Synopses & Reviews
Some four hundred years ago, according to legend, Rabbi Loew shaped a giant man of clay--a golem--and brought him to life. The golem's job was to defend the Jews of Prague from their persecutors, and he performed it almost too well. Retold from traditional sources and accompanied by David Wisniewski's unique cut-paper illustrations, Golem is a dramatic tale of supernatural forces invoked to save an oppressed people. Full color.
"The cut-paper collages are exquisitely produced and exceedingly dramatic. There is menace and majesty in Wisniewski's use of color, and he finds atmosphere and terror in a scissor's stroke. A fact-filled final note concludes this mesmerizing book." Kirkus Reviews with Pointers
Retold from traditional sources and accompanied by David Wisniewski's unique cut-paper illustrations, Golem is a dramatic tale of supernatural forces invoked to save an oppressed people. It also offers a thought-provoking look at the consequences of unleashing power beyond human control. The afterword discusses the legend of the golem and its roots in the history of the Jews. A Caldecott Medal Book.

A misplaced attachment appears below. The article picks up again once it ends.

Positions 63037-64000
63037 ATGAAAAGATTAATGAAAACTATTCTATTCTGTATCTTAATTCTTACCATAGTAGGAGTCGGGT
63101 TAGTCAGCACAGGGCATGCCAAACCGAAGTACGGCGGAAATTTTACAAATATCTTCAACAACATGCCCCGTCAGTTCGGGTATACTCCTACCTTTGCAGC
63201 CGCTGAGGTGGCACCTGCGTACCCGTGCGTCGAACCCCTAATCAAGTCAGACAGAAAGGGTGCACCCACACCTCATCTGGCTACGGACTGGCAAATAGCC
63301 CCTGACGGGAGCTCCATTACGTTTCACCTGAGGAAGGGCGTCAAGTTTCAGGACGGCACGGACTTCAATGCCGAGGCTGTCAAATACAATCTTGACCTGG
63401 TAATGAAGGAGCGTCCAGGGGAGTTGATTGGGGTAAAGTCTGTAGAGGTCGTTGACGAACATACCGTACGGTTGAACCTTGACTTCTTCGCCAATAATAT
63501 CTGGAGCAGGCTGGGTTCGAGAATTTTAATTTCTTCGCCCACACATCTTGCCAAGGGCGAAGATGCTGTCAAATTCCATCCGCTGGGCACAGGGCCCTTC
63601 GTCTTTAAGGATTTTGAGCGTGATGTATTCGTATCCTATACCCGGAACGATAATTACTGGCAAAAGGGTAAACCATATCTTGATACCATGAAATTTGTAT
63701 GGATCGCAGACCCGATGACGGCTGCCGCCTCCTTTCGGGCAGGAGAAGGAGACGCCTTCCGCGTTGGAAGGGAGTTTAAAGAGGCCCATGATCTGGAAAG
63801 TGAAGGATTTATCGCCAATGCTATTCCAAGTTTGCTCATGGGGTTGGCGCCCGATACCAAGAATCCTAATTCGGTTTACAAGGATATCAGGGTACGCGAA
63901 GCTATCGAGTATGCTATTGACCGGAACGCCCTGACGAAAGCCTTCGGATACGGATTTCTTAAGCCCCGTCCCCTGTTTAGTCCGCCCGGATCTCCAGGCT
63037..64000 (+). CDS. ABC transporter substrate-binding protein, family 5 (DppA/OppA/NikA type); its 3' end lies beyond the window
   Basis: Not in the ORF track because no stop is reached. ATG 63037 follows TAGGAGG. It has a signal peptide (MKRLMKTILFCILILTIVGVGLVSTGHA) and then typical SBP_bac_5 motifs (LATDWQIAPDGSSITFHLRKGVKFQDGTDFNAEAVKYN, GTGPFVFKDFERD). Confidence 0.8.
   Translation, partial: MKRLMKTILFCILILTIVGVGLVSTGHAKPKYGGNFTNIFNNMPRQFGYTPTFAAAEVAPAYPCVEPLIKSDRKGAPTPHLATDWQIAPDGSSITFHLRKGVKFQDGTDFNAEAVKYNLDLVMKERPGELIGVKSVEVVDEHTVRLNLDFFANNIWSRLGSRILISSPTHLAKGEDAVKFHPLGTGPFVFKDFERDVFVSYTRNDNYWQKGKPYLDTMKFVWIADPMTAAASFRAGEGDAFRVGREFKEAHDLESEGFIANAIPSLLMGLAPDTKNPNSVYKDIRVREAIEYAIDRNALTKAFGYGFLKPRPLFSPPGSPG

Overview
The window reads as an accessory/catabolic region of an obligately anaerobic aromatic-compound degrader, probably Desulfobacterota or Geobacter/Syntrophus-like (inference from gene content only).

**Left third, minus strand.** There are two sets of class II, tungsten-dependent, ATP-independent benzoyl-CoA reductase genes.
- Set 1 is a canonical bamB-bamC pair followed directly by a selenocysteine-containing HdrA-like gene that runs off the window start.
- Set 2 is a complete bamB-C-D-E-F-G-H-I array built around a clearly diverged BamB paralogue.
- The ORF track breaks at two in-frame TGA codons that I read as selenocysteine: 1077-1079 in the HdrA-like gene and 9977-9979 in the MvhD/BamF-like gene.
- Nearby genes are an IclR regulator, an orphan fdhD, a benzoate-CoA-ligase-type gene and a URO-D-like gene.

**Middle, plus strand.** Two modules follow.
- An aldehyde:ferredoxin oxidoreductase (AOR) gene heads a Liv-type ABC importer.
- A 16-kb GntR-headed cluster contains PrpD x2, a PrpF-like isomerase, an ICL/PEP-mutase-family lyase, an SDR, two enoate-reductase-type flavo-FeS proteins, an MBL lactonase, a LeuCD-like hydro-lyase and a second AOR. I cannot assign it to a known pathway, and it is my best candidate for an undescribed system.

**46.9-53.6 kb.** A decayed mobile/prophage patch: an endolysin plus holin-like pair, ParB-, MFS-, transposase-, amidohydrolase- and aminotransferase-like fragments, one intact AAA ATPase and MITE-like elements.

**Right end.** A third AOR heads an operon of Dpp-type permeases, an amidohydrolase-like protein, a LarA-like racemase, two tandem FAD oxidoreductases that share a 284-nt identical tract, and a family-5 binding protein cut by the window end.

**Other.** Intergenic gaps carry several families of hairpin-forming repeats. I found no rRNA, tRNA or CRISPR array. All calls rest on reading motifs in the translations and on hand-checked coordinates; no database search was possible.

About the Author
David Wisniewski (wiz-NESS-key) was born in Middlesex, England, in 1953. After training at Ringling Brothers and Barnum & Bailey Clown College, he spent three years as a clown, designing and constructing his own props, costumes, and gags. He was subsequently hired by his future wife, Donna, as a performer with a traveling puppet theatre. Married six months later, the Wisniewskis started their own troupe, Clarion Shadow Theatre, specializing in shadow puppetry. In the course of creating the plays, puppets, and projected scenery, Mr. Wisniewski evolved the storytelling techniques and art skills that eventually led to his picture books with their unique cut-paper illustrations. His retelling of GOLEM was awarded the 1997 Caldecott Medal. David Wisniewski died in 2002 in the Maryland home he shared with his wife and two children.